Top Risks in the Mining Industry 22/23

The mining industry has once again faced many challenges this year, with a major one again being the microscope the industry has been put under for its male-dominated culture. This year’s Australian Mining Risk Forecast has been recently released by KPMG and it’s an interesting read on what mining executives believe are the top risks in the mining industry.

Top industry risks


Ironically this year’s KPMG survey has seen cyber security fall from the Top 10 list of Industry Risks, however with the Optus Data Leak making headlines recently, we are sure this will be at the top of some executive’s minds. Although its dropped from the top 10 it is still highlighted in the report with experts pointing out that this may be a case of cyber fatigue due to the industry hyping up the risk for so long without a major attack on the mining industry. The report also points out that it may also be due to companies already increasing their security during the pandemic. However, with cyber attackers still getting smarter, this is a threat that is bound to creep up into the top 10 once again.

New Risks – Decarbonisation and War for Talent

There are two new risks that have appeared on the list in top positions. Firstly, Financial risks in decarbonising the value chain, and secondly, the war for talent, driven by the need for new talent with more specialised skills to step into the industry as it moves to needing more technology-focused roles.

In KPMG’s report, 87 percent of executives who completed their survey believe that technology will play a key role in solving ESG challenges.  Adoption of new technologies and innovation are believed to be the major disruption in the industry in the next three years, with most executives seeing this as an opportunity rather than a threat. Electric-powered trucks, as well as renewable energy sources, would significantly impact a company’s carbon output.

Already miners are embracing future technology with drone technology becoming more popular for surveying, sensors are being used to monitor workers fatigue levels to improve health and safety and more data is being collected to make more informed decision making. However, this new technology goes hand in hand with the war for talent in that the industry doesn’t have skilled workers to currently transition to these more technology-focused roles.

Downward trending Risks – Community relations and social license, Global pandemic and Economic Downturn.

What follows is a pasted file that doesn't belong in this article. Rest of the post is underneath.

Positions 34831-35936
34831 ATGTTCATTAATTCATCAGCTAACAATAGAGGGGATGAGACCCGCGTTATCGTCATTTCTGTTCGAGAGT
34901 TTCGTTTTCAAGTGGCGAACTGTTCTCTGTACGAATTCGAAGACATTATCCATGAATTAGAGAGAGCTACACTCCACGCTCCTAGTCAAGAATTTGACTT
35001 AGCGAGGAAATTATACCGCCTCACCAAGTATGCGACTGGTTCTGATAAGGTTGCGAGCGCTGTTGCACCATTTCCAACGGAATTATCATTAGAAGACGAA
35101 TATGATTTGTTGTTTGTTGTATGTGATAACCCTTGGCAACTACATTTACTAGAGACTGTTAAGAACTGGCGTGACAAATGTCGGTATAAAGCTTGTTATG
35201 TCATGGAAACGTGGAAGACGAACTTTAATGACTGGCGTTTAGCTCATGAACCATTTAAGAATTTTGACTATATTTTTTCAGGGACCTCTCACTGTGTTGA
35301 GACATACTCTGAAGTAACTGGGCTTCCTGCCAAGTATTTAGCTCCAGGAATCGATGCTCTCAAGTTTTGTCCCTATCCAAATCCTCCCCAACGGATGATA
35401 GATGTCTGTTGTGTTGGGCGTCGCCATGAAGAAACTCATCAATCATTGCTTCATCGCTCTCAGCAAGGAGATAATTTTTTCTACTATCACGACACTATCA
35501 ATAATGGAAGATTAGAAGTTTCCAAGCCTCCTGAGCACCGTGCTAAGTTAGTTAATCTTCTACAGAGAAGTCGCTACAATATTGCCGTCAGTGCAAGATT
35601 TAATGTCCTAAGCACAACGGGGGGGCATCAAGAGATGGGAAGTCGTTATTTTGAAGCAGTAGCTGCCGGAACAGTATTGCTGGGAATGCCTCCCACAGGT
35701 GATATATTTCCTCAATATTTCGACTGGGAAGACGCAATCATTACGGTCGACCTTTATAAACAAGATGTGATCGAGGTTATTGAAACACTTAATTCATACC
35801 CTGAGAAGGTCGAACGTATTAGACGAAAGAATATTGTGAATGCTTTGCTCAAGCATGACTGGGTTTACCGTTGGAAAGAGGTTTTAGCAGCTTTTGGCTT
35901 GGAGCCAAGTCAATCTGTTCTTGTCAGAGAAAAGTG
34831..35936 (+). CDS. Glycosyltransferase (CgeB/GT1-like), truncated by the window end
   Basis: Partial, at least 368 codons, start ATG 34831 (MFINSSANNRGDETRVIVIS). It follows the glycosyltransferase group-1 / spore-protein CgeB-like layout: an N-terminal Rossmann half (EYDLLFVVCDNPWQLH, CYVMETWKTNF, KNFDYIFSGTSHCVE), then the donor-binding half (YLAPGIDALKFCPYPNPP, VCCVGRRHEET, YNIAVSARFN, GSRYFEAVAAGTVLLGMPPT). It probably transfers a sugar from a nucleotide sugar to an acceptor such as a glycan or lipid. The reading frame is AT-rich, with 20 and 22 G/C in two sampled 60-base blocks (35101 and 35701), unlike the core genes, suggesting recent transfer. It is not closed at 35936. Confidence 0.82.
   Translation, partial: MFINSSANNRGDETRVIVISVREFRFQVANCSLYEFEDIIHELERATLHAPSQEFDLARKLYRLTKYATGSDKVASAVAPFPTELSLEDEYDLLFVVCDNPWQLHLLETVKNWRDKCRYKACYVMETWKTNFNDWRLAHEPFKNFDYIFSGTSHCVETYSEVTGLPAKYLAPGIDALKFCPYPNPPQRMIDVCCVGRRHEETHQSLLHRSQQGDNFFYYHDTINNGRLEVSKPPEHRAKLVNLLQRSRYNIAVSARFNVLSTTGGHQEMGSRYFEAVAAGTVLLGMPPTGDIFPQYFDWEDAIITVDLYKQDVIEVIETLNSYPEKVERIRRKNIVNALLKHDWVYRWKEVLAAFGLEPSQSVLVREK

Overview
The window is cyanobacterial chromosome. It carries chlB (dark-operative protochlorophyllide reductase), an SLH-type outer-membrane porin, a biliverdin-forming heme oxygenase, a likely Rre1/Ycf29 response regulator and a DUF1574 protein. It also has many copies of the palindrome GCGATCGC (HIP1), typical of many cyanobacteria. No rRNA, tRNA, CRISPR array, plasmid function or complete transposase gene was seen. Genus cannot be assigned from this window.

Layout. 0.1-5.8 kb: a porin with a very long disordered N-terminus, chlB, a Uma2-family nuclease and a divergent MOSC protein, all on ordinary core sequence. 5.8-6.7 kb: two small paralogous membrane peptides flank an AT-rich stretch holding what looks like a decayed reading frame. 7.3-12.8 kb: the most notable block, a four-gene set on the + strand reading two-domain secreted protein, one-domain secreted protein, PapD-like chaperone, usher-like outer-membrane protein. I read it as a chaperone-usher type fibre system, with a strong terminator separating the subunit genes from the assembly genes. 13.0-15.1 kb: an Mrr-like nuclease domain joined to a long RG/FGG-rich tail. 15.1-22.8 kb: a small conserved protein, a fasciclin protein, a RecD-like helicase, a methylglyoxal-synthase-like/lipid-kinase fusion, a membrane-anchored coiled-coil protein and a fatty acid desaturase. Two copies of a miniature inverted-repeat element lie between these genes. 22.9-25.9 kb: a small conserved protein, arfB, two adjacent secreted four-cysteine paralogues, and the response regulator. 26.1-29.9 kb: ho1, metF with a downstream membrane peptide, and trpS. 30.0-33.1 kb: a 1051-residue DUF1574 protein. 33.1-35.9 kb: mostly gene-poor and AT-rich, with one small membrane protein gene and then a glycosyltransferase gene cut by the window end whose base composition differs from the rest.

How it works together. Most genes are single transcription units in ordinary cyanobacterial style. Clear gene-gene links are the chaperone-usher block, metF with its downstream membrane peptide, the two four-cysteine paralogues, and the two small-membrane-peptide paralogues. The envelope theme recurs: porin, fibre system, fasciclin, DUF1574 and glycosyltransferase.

Community relations and social license to operate have dropped down from 2nd to 4th, along with the Global pandemic dropping from 3rd to 6th and Economic downturn dropping from 5th to. Mining executives are also showing less concern about having access and the retention of employees, possibly due to realising they can run a more productive workforce through optimising their time.

Other Risks – Supply Chain and Political instability/ nationalisation.

It should be no surprise that one of the top risks in the mining industry is around supply chain. We are still suffering delays in getting parts and materials while the manufacturing industry tries to play catch up. Political instability/ nationalisation has also increased, with the KPMG survey happening before the war in Ukraine started. Environmental risks, including new regulations have also ascended up the list as the impact the mining industry has on the environment has grown on people’s minds.

What we are Seeing

At Scope we are seeing more clients investing in people management applications to have greater control over their workforce and scheduling. There has also been the realisation that a more automated workflow solutions is the way forward, helping to reduce unnecessary admin hours. 

We’ve had a number of clients shift their data onto our cloud solution, with many customers choosing it for the added layer of security and maintenance that our cloud solution offers.

There has also been a bigger push in companies investing in Business Intelligence solutions with a stronger focus on data driven decision making in all areas. This has also lead into companies wanting more from their solutions and are looking for more integrated, streamline solutions with the popularity of AP invoicing on the rise with Peppol eInvoicing coming into the forefront this year.

In Summary

Our customers are expecting more integrated solutions across their businesses in an attempt to reduce administration hours and reliance on staff for menial tasks, instead looking at automated solutions. People management software has also had an increase in interest this year, probably encouraged by the war on talent. Even though miners area less worried about retaining employees this is most likely mitigated by proper scheduling.

In conclusion, companies are relying on technology now more than ever to reduce load on their staff, organise their workforce efficiently and to drive their decision making process. We think there will be a big focus on having integrated systems in the next few years as well as reducing the number of hours spend on admin tasks through automated processes such as Peppol.

Latest Posts

software partners

Partnership Announcement

Scope Systems and PeopleTray Announce Strategic Partnership to Accelerate Software Innovation for the Mining and Mining Contracting Sectors. Australian owned

Read More

Contact us

* indicates required field


By submitting this form, I accept the Privacy Policy.

Cloud Hosting Enquiry

* indicates required field


By submitting this form, I accept the Privacy Policy.

Contact our BI team

* indicates required field


By submitting this form, I accept the Privacy Policy.

Contact our Sales team

* indicates required field


By submitting this form, I accept the Privacy Policy.